Simply Breast Implants breast augmentation

Complete Submuscular Placement


Breast Implants Completely Behind the Muscle


Breast Implants Placed Partially Below the Muscle

Complete submuscular placement does not literally mean "completely under the muscle." While the vast majority of the breast implant is covered by muscle, there is a small portion of the implant that isn't covered by the muscle. The pectoral muscles (also called "pecs") are fan-shaped. As with partial unders, the pecs cover about 2/3 of the upper portion of the breast implant. However, with complete unders, the breast implant is also behind the serratus anterior muscles (see illustration below). The lower pole of the implant is supported by the fascia (note the white portion at the bottom of the implant in the image to the left). Fascia is fibrous connective tissue composed mainly of collagen fibers. It is very strong, and stretches slowly, but it offers wonderful internal support for breast implants. Some surgeons equate this support to an "internal bra."



Chest Anatomy


Advantages of Partial Submuscular Breast Implant Placement


Mammography views are less obstructed with complete unders versus partial unders or over the muscle breast implants. With complete submuscular placement, the breast implants are not in contact with the breast tissue.

In women with very little breast tissue, breast implant rippling can be camouflaged the most by having the implants placed in the complete submuscular plane. Rippling is more commonly noticeable on the outer sides of the breasts. Since the outer side of the implants are covered by both the serratus and pectoral muscles, visible or palpable rippling is not as much of a risk.

Complete unders can offer a more natural slope to the top of the breast. However, if you want complete unders and a fake look, you can get both. (You must let your surgeon know that you are looking for upper pole roundness.)

Bottoming out is less of a risk since the bottom of the breast implant is supported by the fascia. Capsular contracture rates with complete submuscular placement are also lower.

 



Disadvantages of Partial Submuscular Breast Implant Placement


While most surgeons do both over the muscle and under the muscle breast implant placement, not all of them do complete unders. More surgeons are offering this placement than they were a decade ago, so it isn't quite as hard to find a surgeon experienced with this placement.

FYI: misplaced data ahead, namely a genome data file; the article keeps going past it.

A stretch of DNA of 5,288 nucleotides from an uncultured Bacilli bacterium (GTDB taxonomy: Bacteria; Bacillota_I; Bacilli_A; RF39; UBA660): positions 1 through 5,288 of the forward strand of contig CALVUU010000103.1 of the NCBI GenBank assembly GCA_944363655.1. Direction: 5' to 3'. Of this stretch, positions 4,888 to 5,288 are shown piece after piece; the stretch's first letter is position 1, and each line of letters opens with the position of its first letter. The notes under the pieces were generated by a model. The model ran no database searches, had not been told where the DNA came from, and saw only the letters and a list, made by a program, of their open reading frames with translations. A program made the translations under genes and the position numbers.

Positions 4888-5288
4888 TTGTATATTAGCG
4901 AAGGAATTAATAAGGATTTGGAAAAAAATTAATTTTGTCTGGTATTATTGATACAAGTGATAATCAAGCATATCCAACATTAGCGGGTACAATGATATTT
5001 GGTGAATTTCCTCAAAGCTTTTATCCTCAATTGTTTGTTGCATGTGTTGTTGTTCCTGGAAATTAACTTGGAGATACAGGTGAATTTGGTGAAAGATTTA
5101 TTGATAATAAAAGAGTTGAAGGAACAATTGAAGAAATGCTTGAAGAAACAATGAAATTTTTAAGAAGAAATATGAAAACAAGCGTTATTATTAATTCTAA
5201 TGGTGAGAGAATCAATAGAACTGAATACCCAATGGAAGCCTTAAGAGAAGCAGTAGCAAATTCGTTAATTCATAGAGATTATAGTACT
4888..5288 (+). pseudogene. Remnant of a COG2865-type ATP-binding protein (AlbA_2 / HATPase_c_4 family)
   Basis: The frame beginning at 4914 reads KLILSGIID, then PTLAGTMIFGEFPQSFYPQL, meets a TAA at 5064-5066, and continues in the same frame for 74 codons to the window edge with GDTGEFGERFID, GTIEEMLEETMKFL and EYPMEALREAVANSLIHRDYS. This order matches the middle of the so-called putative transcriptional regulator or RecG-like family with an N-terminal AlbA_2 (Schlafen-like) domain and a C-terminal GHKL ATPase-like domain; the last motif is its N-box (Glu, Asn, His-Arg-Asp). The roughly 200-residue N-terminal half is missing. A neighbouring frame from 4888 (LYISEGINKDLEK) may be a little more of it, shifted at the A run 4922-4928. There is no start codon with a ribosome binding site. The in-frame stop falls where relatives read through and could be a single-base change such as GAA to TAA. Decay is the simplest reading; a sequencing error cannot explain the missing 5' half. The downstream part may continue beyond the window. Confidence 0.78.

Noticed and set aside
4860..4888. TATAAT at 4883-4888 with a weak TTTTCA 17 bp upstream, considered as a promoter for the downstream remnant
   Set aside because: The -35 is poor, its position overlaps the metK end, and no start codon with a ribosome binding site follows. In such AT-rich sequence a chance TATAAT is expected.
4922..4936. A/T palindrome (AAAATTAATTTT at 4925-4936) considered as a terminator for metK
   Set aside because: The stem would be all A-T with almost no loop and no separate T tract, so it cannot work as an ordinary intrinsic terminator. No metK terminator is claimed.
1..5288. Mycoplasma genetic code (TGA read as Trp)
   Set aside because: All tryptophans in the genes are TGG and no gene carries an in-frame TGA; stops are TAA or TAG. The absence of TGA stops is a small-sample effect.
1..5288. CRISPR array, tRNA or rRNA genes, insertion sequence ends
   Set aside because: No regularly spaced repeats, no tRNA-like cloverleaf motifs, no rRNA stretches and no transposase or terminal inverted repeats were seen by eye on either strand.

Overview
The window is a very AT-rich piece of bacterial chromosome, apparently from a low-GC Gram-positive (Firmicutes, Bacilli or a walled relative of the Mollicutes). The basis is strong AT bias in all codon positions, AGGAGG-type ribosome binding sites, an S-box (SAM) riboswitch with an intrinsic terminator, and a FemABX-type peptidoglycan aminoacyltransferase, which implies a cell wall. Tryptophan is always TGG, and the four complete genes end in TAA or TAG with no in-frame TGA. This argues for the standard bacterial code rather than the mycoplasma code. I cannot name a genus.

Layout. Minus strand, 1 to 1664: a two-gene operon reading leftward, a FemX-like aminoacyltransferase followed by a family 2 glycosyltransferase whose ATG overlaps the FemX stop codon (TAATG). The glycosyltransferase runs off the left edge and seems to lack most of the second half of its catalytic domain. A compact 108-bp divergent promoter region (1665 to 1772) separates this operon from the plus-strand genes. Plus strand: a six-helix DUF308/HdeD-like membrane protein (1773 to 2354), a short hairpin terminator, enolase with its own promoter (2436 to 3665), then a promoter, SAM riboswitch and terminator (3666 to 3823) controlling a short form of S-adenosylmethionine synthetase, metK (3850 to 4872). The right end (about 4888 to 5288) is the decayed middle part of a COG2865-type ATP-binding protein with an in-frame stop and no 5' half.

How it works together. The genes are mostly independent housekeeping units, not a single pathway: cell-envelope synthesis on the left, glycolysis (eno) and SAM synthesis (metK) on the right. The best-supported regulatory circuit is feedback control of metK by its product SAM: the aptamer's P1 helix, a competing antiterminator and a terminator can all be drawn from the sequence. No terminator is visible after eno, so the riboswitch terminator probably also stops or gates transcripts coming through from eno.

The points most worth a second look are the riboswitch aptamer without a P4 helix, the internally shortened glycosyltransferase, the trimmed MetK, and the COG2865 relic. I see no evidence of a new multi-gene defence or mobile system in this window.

Completely submuscular breast implants can often take longer to settle than partial unders. Not only do the pectoral muscles need to stretch, the fascia also needs to stretch, as the fascia is what supports the lower pole of the breast implant. Because the fascia stretches somewhat slowly, the implants will likely take a bit longer to settle ("drop") than in women with partial submuscular placement.

Recovering with totally submuscular breast implants results in more soreness and discomfort post-operatively due to the muscle stretching to accommodate the breast implant.

As with partial unders, size is more limited with complete unders versus implants over the muscle. This is because the muscle will only stretch so much, particularly if it is a primary (first) breast augmentation surgery. However, this does not mean that it is impossible to get anything other than a very small breast implant simply because nothing other than a small implant will fit underneath the muscle. Larger implants can be placed underneath the muscle, even in first-time breast augmentation patients; however, each individual is unique. Just because woman A gets 550cc underneath the muscle the first time does not mean that woman B can accommodate that large of a size the first time. The point is to note that size is always more limited when going underneath the pectoral muscle, whether it's partial or complete unders.

 

 

Muscle distortion occurs when the implants are placed underneath the muscle. When the pectoral muscles are flexed, the implants "jump." It is important to remember that this occurs with all submusclar implant placement. Some cases are worse than others. If you are a bodybuilder and work your chest muscles a great deal, muscle distortion may be more noticeable. Bodybuilders often notice that they have a wide space between the implants as well. This is due to the well-developed pectoral muscles. If you're not a bodybuilder, you will probably still notice that the implants move when your chest muscles are flexed, but not to the same extent as someone that regularly works their pectoral (chest) muscles. While anyone with "unders" knows that it is possible to make their implants move by flexing their chest muscles, it is not noticeable to other people unless you want it to be.

While the pectoral muscles can be released to a degree to make muscle distortion less noticeable, it should be noted that over-dissection of the chest muscles can result in symmastia, which is complicated to repair, not to mention expensive.